Enhanced bone apposition around biofunctionalized sandblasted and acid-etched titanium implant surfaces. A histomorphometric study in miniature pigs

Germanier, Yves; Tosatti, Samuele; Broggini, Nina; Textor, Marcus; Buser, Daniel (2006). Enhanced bone apposition around biofunctionalized sandblasted and acid-etched titanium implant surfaces. A histomorphometric study in miniature pigs. Clinical oral implants research, 17(3), pp. 251-257. Oxford: Wiley-Blackwell 10.1111/j.1600-0501.2005.01222.x

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Microrough titanium (Ti) surfaces of dental implants have demonstrated more rapid and greater bone apposition when compared with machined Ti surfaces. However, further enhancement of osteoblastic activity and bone apposition by bio-functionalizing the implant surface with a monomolecular adsorbed layer of a co-polymer - i.e., poly(L-lysine)-graft-poly(ethylene glycol) (PLL-g-PEG) and its derivatives (PLL-g-PEG/PEG-peptide) - has never been investigated. The aim of the present study was to examine early bone apposition to a modified sandblasted and acid-etched (SLA) surface coated with an Arg-Gly-Asp (RGD)-peptide-modified polymer (PLL-g-PEG/PEG-RGD) in the maxillae of miniature pigs, and to compare it with the standard SLA surface. Test and control implants had the same microrough topography (SLA), but differed in their surface chemistry (polymer coatings). The following surfaces were examined histomorphometrically: (i) control - SLA without coating; (ii) (PLL-g-PEG); (iii) (PLL-g-PEG/PEG-RDG) (RDG, Arg-Asp-Gly); and (iv) (PLL-g-PEG/PEG-RGD). At 2 weeks, RGD-coated implants demonstrated significantly higher percentages of bone-to-implant contact as compared with controls (61.68% vs. 43.62%; P < 0.001). It can be concluded that the (PLL-g-PEG/PEG-RGD) coatings may promote enhanced bone apposition during the early stages of bone regeneration.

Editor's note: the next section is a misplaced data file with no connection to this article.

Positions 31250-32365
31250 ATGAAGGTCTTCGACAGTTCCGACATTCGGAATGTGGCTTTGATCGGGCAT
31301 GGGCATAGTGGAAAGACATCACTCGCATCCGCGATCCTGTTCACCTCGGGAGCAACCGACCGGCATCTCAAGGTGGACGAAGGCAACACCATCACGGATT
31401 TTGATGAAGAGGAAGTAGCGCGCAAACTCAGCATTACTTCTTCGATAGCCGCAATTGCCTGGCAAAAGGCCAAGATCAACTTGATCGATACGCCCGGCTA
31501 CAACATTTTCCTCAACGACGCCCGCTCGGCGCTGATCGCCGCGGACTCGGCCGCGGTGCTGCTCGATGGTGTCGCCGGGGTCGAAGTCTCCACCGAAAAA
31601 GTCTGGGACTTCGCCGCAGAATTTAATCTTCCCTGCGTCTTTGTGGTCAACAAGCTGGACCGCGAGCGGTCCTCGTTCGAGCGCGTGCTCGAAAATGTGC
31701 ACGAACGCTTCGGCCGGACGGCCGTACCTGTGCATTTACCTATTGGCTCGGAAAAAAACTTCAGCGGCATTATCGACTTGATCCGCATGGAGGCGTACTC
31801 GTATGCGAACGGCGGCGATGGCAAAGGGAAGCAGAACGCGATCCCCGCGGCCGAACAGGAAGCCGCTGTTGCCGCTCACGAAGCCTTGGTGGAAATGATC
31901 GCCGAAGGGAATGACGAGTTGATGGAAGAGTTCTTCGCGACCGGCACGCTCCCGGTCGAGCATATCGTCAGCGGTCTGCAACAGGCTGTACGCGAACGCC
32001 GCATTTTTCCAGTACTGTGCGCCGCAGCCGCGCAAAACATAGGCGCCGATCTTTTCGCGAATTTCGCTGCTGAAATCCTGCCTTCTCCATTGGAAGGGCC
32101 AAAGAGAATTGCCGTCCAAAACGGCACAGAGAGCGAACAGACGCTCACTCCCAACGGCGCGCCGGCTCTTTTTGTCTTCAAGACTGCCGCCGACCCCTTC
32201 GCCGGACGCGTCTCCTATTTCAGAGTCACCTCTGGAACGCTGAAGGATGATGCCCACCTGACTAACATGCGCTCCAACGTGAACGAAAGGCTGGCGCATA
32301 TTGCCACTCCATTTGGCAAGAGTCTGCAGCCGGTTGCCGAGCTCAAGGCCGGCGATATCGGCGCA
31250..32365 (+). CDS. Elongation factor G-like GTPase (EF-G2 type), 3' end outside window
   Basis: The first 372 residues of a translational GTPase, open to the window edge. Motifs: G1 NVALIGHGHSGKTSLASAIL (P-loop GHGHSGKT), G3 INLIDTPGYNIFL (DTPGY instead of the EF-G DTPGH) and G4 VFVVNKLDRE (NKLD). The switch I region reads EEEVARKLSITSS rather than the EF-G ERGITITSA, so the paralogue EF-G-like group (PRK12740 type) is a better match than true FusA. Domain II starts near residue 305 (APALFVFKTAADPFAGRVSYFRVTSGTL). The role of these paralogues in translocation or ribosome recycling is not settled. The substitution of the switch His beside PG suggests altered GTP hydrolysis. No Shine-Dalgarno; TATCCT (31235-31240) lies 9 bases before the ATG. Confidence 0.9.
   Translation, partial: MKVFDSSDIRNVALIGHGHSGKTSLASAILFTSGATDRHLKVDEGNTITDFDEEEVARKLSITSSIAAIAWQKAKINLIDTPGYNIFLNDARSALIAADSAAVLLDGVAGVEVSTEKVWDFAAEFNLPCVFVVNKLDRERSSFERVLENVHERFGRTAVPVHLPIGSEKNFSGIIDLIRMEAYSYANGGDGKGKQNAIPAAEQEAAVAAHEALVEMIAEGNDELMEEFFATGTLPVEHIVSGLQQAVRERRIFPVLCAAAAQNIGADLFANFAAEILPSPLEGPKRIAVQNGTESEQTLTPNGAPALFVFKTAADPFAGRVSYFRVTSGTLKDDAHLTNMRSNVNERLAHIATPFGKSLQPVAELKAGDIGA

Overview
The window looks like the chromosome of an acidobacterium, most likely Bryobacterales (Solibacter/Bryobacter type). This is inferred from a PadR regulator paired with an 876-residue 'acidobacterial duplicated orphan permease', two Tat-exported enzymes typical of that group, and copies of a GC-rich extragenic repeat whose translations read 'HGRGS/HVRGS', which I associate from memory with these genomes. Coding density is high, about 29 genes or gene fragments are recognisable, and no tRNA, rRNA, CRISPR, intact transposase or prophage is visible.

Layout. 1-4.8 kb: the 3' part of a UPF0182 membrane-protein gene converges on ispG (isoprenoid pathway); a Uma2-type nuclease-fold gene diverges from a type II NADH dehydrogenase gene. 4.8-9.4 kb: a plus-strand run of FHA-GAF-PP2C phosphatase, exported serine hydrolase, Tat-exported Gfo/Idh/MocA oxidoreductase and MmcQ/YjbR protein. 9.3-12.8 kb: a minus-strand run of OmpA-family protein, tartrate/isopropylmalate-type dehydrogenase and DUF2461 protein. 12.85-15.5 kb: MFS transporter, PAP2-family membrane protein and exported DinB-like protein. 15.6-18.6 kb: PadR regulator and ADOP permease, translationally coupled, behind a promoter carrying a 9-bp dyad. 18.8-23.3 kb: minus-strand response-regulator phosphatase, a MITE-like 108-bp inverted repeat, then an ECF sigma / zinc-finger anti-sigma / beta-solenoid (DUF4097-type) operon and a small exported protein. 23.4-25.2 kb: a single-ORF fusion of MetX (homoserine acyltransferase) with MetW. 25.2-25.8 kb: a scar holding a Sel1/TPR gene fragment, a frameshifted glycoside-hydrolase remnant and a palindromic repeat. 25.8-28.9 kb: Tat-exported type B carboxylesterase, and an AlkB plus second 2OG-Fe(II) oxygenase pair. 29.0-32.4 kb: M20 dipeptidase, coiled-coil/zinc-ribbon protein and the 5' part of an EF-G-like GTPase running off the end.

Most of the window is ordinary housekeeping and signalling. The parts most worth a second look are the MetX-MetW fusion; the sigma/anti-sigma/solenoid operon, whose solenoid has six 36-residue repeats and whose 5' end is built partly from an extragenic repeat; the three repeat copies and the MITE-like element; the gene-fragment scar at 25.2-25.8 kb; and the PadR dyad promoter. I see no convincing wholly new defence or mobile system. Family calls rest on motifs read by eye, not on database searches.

Item Type:

Journal Article (Original Article)

Division/Institute:

04 Faculty of Medicine > School of Dental Medicine > Department of Oral Surgery and Stomatology

UniBE Contributor:

Germanier, Yves; Broggini, Nina and Buser, Daniel

Subjects:

600 Technology > 610 Medicine & health

ISSN:

0905-7161

Publisher:

Wiley-Blackwell

Language:

English

Submitter:

Eveline Carmen Schuler

Date Deposited:

04 Oct 2013 14:48

Last Modified:

25 Jan 2017 12:17

Publisher DOI:

10.1111/j.1600-0501.2005.01222.x

PubMed ID:

16672019

Web of Science ID:

000237259500003

URI:

https://boris.unibe.ch/id/eprint/20018 (FactScience: 3099)

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